Des devoirs en maternelle?


I am popping in today to discuss *another* somewhat controversial topic. ;)

(If you missed it, I wrote a potentially controversial post this past summer about whether it is better to teach a letter a week or a letter a day in maternelle.)

I want to talk today about homework in the primary grades!

Throughout my teaching career. I have heard lots of different opinions on homework in maternelle, and I have also had the chance to form some of my own, which I will share with you in this blog post.

First of all, I want to discuss a little bit about whether or not I think homework is even necessary or appropriate, and if there is a place for it in maternelle.

Then, I will explain what it should/should not look like to be most effective, what exactly I send home, and what are our homework “routines” that help things run smoothly.

My hope is that by the end of this blog post, you will come away with some new thoughts and ideas around homework, and maybe some ways to help make the homework that you do send home (if you send any) more meaningful and relevant.


First of all, I feel I should mention that I do believe there is a place for some homework, even in maternelle.

But, it’s not very much!
And, inefficient/ineffective homework is definitely a waste of everyone’s time, and I feel it should be avoided.

I ask my kinders to spend no more than 10 minutes a night on their “homework”.

It is more important that they have lots of time for running, jumping, climbing trees, playing outside, and interacting positively with their family members.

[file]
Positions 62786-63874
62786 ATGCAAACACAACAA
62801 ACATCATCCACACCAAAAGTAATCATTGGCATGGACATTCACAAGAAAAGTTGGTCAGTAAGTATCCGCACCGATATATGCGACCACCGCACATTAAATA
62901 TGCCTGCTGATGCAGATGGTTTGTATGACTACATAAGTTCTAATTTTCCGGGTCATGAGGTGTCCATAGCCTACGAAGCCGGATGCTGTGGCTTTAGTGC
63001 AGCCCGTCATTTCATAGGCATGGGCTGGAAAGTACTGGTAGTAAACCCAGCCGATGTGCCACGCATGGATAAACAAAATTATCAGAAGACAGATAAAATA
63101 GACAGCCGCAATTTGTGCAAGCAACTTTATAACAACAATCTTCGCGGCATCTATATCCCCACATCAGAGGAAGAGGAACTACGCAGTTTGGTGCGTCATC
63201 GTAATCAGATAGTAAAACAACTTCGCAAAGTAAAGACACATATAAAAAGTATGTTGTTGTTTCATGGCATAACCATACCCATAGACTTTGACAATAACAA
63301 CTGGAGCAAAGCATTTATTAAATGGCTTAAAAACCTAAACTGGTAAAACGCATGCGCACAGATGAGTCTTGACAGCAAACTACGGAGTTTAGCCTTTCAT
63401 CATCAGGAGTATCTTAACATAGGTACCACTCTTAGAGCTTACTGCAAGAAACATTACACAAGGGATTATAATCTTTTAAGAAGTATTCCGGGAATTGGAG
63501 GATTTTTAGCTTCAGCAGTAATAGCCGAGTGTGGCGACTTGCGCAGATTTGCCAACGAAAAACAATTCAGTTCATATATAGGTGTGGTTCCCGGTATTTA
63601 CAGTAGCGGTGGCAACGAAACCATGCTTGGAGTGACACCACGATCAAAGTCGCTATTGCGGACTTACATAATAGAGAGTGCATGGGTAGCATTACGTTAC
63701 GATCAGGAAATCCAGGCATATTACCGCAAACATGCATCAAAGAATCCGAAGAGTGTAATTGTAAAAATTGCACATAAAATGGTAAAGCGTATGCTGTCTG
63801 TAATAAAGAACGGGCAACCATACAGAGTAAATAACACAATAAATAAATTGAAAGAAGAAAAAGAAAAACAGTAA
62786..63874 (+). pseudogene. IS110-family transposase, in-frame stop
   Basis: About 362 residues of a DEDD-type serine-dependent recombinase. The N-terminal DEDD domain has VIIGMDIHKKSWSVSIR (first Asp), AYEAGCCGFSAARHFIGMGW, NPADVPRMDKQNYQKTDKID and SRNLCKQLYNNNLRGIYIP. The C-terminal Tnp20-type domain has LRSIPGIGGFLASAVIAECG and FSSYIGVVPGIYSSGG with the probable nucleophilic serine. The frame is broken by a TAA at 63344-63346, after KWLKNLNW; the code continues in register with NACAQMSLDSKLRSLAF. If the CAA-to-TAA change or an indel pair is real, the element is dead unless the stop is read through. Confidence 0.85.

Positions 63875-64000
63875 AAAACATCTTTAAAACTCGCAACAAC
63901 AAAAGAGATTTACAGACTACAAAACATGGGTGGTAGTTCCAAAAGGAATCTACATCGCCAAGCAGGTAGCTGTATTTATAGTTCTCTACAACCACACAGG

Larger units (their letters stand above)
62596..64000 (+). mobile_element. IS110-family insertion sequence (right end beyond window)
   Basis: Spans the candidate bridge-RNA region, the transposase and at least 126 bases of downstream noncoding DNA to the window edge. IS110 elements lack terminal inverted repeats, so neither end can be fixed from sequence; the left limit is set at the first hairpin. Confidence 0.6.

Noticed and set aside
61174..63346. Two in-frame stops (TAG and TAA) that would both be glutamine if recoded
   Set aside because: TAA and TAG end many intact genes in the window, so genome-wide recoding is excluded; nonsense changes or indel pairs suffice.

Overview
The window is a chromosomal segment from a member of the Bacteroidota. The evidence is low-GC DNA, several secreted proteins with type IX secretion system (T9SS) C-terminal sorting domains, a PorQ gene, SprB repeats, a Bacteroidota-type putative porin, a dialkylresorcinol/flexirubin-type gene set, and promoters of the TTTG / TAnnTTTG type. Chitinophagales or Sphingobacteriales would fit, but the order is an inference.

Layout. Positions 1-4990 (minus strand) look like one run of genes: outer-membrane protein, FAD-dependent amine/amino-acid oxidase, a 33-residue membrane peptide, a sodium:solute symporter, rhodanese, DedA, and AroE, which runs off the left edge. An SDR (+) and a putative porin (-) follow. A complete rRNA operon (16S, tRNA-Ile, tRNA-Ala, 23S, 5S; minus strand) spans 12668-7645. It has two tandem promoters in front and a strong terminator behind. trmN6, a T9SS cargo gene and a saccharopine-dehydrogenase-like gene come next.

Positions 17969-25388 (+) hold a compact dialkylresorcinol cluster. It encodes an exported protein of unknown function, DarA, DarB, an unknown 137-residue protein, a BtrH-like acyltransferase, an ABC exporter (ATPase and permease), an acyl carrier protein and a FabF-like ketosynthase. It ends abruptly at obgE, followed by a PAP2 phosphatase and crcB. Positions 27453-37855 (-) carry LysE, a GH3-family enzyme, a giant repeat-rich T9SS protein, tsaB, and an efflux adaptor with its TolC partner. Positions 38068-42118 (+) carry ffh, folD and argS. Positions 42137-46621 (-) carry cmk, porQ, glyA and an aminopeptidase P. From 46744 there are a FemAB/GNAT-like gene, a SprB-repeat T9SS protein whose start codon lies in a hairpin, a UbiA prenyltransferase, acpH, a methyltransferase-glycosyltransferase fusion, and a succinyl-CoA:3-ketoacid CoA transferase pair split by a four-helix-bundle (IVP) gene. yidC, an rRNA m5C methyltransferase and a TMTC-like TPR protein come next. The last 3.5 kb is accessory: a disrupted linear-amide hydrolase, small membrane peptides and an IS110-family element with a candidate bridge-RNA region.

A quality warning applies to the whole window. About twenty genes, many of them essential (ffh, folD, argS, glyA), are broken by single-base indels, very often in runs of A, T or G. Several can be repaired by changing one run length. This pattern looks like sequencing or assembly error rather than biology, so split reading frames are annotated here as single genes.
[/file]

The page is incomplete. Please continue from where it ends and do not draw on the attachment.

I believe that it is also important, though, that they spend some time practicing what we have been working on at school.

Think about it – if you take piano lessons, you practice between lessons. If you want to perform in a play, you practice your lines between rehearsals. If you want to get good at hockey, you practice in between games, often in your basement or in the driveway.

(Speaking from a bit of experience, with that last one ;) )

Maybe I only feel this way because I have always been an athlete/performer, but I truly believe that if you want to get good at something, you need to practice on your own time!

Also, as much as it pains me to say it… I have 20 students. 20 students who at any point in the year can range from ages 4-6.

It is quite honestly IMPOSSIBLE to read with all of my students and practice their letters and sight words with them one-on-one every single day. 

Sometimes, when it is particularly busy, I might only see certain students once a WEEK.

That is not enough practice time for any of the skills I want them to master!!!!